Israel Invades Southern Lebanon

As Palestinians in 1971 were forced to give up cross-border havens, especially in Jordan, Lebanon became more vulnerable to guerrilla penetration, laying the groundwork for Israel’s retaliatory Operation Litani in 1978.

Summary of Event

Major clashes between the Jordanian military and militant factions of the Palestine Liberation Organization Palestine Liberation Organization (PLO) in Jordan’s Palestinian refugee camps in 1970 and 1971 resulted in the expulsion of Palestinian guerrillas from Jordan into Syria and Lebanon, among other places. The increased presence of Palestinian militants in Lebanon had the effect of increasing tensions between the Lebanese government and Palestinians, on one hand, and Lebanon and Israel, on the other. Israel;invasion of Lebanon
Lebanon;Israeli invasion
Operation Litani
Israeli-Palestinian conflict[Israeli Palestinian conflict]
Palestinian-Israeli conflict[Palestinian Israeli conflict]
[kw]Israel Invades Southern Lebanon (Mar. 14, 1978)
[kw]Invades Southern Lebanon, Israel (Mar. 14, 1978)
[kw]Southern Lebanon, Israel Invades (Mar. 14, 1978)
[kw]Lebanon, Israel Invades Southern (Mar. 14, 1978)
Israel;invasion of Lebanon
Lebanon;Israeli invasion
Operation Litani
Israeli-Palestinian conflict[Israeli Palestinian conflict]
Palestinian-Israeli conflict[Palestinian Israeli conflict]
[g]Middle East;Mar. 14, 1978: Israel Invades Southern Lebanon[03170]
[g]Lebanon;Mar. 14, 1978: Israel Invades Southern Lebanon[03170]
[c]Wars, uprisings, and civil unrest;Mar. 14, 1978: Israel Invades Southern Lebanon[03170]
[c]Diplomacy and international relations;Mar. 14, 1978: Israel Invades Southern Lebanon[03170]
Arafat, Yasir
Waldheim, Kurt
Haddad, Saad

Even before, but particularly after the crises originating in Jordan, Israel suffered serious attacks launched by Palestinians crossing Lebanon’s southern border. In May, 1970, for example, a school bus from the town of Avivim was ambushed, resulting in the deaths of nine children and several adults. Mounting concern that the PLO would continue to shield and even organize such raiders contributed to Israel’s only major act of military retribution before a decision to launch a full-scale operation came in 1978. This was in April, 1973, when Israeli commandos penetrated PLO offices in Beirut and killed three main leaders.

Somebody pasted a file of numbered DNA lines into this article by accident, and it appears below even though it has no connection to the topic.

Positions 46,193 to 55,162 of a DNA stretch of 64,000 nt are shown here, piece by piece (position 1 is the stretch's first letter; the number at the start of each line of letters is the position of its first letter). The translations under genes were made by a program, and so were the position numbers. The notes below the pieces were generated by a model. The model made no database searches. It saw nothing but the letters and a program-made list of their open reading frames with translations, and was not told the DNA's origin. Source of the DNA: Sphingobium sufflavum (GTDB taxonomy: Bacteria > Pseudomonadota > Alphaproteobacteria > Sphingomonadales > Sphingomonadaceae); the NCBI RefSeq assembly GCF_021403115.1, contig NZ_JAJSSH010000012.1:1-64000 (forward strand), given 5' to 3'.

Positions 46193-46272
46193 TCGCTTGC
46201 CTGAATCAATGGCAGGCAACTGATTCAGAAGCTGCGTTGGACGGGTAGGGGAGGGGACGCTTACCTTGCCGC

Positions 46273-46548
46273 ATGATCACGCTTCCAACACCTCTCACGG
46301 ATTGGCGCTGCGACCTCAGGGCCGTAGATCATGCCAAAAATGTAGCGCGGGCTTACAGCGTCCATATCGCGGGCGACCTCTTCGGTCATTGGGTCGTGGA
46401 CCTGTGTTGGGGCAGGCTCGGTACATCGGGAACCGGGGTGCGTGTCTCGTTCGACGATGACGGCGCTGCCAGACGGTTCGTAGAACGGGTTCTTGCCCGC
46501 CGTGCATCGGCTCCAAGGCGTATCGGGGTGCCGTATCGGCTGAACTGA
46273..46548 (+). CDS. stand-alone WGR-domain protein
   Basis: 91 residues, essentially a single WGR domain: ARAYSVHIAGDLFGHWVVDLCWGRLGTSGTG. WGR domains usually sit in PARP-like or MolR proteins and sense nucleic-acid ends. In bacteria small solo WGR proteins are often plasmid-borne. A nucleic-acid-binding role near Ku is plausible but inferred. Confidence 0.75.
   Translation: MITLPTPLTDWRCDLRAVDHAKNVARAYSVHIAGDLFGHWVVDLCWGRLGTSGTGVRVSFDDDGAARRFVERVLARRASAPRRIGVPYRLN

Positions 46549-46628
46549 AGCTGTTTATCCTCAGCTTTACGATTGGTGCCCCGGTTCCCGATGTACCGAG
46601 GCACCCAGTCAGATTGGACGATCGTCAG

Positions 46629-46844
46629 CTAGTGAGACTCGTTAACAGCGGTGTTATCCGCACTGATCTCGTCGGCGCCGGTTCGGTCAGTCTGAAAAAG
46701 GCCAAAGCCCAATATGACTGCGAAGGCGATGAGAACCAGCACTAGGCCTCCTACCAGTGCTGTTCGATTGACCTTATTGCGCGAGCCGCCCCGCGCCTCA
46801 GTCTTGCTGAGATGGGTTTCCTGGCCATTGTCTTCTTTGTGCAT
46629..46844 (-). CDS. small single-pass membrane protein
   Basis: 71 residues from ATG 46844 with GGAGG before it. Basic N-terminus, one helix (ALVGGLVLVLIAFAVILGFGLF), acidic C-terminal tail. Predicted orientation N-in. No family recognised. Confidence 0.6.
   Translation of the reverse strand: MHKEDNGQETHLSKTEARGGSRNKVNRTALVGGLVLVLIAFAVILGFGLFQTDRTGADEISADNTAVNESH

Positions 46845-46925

Further actions by PLO splinter groups—including an April, 1974, Popular Front for the Liberation of Palestine raid on Kiryat Shmona and a month later, a bloody massacre in the border town of Ma’alot (carried out by the Democratic Front for the Liberation of Palestine)—made it clear that any town near Israel’s border with Lebanon could be the target of guerrilla attack.

Israel’s conviction that Lebanon was unable to control Palestinian operatives would be exacerbated by two major developments. First, early in 1975 even Tel Aviv experienced a brief PLO “reign of terror” when commandos used rubber boats launched in Lebanon to reach farther down the coast, terrorizing (and executing eight) hostages taken from the Savoy Hotel. The magnitude of potential danger soon shifted to a different level, one that would eventually convince Israel that it had no other option than an organized military campaign into Lebanon. This shift was a repercussion of unsettled conditions in southern Lebanon created by the Lebanese Civil War. Lebanese Civil War (1975-1990)

The state of open civil war in Lebanon in 1975 and 1976, although “quieted” by complex international diplomatic efforts, remained dangerously latent over the next two years. It would take a series of local-level confrontations in southern Lebanon, followed by a resumption of Palestinian militant cross-border actions, to create a situation that Israel would increasingly deem intolerable to its security. It was a surprise Palestinian attack on the Haifa-Tel Aviv highway on March 11, 1978, that precipitated the decision to launch Operation Litani four days later. As the operation’s name suggests, the original intention of the Israel Defense Forces (IDF) was to sweep through a broad area of southern Lebanon using tactics that would force Palestinian guerrillas northward across the Litani River, which flows from Baalbek into the Bekáa Valley.

As the IDF crossed the border, Lebanon launched an emergency complaint to the United Nations, appealing for international action to halt Israeli advances. Action by the U.N. Security Council was rapid. Resolution 425 ordered the creation of the United Nations Interim Force in Lebanon United Nations Interim Force in Lebanon (UNIFIL), a force that was to maintain strict neutrality between local opposing forces. Its specific mission was defined as overseeing Israel’s withdrawal from Lebanese territory, establishing conditions of peace and security in southern Lebanon, and helping Lebanon’s government reassert its legitimate authority in the troubled area.